too many antiquated, inefficient and overstaffed institutions.
This coupled with the costs of conflict diverted resources away
from essential services such as education, health and housing.
We were living beyond our means.
Reinstating a strong fiscal policy was imperative yet painful.
Reforming and liberalising the economy was necessary. Creating
the environment to allow our entrepreneurs to compete in the global
market place was a must. But most significantly it was essential
that we brought jobs and prosperity to all our people.
Around two thirds of the economic activity of Sri Lanka is conducted
in the Western Province where about 5.4 million of our 19 million
people live. Elsewhere in the country the infrastructure is poor,
the facilities are poor and our people suffer from poverty.
That is why we instigated the Regaining Sri Lanka programme.
For many reasons our people in the South have suffered in unique
ways to those in the North and the East. But the suffering is
no less painful.
That is why we seek your help in the short and medium term in
the North and the East. To rebuild our war-torn areas through
the North East Needs Assessment. Whilst in the medium to long-term
we rebuild the whole of our country through Regaining Sri
Lanka to give the lives back to the people who have suffered
We are not looking for hand outs, rather for a hand up. With
your help we hope to have the resources to rebuild our country
and turn it into a prosperous and modern society where poverty
is reduced to the minimum and where our people can live comfortably.
The third issue on which I touched earlier was the question of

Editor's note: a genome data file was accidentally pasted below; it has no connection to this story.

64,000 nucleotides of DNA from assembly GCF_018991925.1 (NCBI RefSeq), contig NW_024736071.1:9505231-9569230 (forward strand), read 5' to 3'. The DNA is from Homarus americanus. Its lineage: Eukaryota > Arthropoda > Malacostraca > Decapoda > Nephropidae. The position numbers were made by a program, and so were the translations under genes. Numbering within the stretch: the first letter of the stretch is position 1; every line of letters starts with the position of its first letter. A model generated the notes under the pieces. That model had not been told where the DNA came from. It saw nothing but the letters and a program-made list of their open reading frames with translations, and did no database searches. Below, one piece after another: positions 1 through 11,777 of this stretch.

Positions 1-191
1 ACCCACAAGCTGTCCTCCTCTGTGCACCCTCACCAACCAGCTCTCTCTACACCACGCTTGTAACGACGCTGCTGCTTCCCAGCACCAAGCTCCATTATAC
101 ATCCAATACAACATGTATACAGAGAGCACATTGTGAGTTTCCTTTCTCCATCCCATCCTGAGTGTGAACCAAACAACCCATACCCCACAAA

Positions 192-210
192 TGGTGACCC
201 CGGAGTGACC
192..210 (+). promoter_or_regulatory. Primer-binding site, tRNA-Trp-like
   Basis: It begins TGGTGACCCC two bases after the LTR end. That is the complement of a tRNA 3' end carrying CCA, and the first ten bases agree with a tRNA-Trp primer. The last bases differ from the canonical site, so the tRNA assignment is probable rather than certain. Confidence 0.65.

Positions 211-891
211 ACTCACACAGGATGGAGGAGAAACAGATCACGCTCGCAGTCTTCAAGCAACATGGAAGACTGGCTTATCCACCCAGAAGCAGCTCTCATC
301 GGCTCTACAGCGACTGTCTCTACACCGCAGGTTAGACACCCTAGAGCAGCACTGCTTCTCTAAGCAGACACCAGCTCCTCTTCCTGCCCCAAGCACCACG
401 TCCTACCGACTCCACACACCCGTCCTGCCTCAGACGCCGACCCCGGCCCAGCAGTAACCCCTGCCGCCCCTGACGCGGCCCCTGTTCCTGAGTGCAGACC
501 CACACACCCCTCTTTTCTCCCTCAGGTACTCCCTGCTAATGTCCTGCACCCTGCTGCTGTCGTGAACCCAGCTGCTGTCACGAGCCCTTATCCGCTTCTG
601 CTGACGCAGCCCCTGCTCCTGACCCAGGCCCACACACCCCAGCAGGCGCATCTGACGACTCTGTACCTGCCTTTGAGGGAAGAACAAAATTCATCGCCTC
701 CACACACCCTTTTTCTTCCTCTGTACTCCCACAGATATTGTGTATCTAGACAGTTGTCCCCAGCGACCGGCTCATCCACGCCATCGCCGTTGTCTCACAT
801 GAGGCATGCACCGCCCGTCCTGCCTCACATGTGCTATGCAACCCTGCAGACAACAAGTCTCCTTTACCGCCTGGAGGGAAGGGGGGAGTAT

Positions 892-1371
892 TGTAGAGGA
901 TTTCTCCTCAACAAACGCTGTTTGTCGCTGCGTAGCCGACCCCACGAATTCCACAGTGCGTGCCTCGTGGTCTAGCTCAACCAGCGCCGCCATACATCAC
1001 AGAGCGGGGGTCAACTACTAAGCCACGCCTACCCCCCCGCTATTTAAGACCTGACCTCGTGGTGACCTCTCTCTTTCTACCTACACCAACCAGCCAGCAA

the politically divided society. Ask any Sri Lankan and they will
tell you that they are embarrassed by the conduct and the antics
of some of the politicians. Elections have become opportunities
to offer everything to everyone. Political promises always outweigh
the ability to deliver. Elections have also become violent affairs
where all too often Government used the mechanisms of state to
The bitterness and rivalry between the two main political parties
has spilled over on many occasions in the past. When a new Government
has come in to office, or should I say power, good professional
people have been thrown out of jobs to make way for political
appointees. Not so with this Government.
So change is in the air. Opposition should be responsible in
its approach. Yes they should question Government, even make them
feel uncomfortable. They should oppose on matters of principle
or policy. But to oppose simply to bring a Government down is
to betray the people and to destabilise an already precarious
Government too has to be responsible. They should be honour bound
to consult through Parliamentary procedures. They should allow
the opposition time to question and to probe. They should seek
to involve the opposition in the decision making process wherever
With recent announcements I hope that we are starting to do that.
We are bringing in opposition members to chair and run oversight
committees that will scrutinise the work of the Government. We
are also freeing up the media and opening up Government to the
scrutiny of the people.
For my part I seek to inform and consult with the President as
widely as possible. I believe our regular discussions continue
to probe the ways of seeking greater consensus between two leaders
from different political parties.
I hope that we can build on these and bring dignity and honour
back to our political system. It will, nevertheless, be a long
hard road to change attitudes and approaches.
On one issue I publicly request the support of all our politicians.
Seeking to resolve the Peace Process should not be a partisan
matter. War and the resolution to peace should not become an opportunity
to destabilise a Government. To do so is to betray the people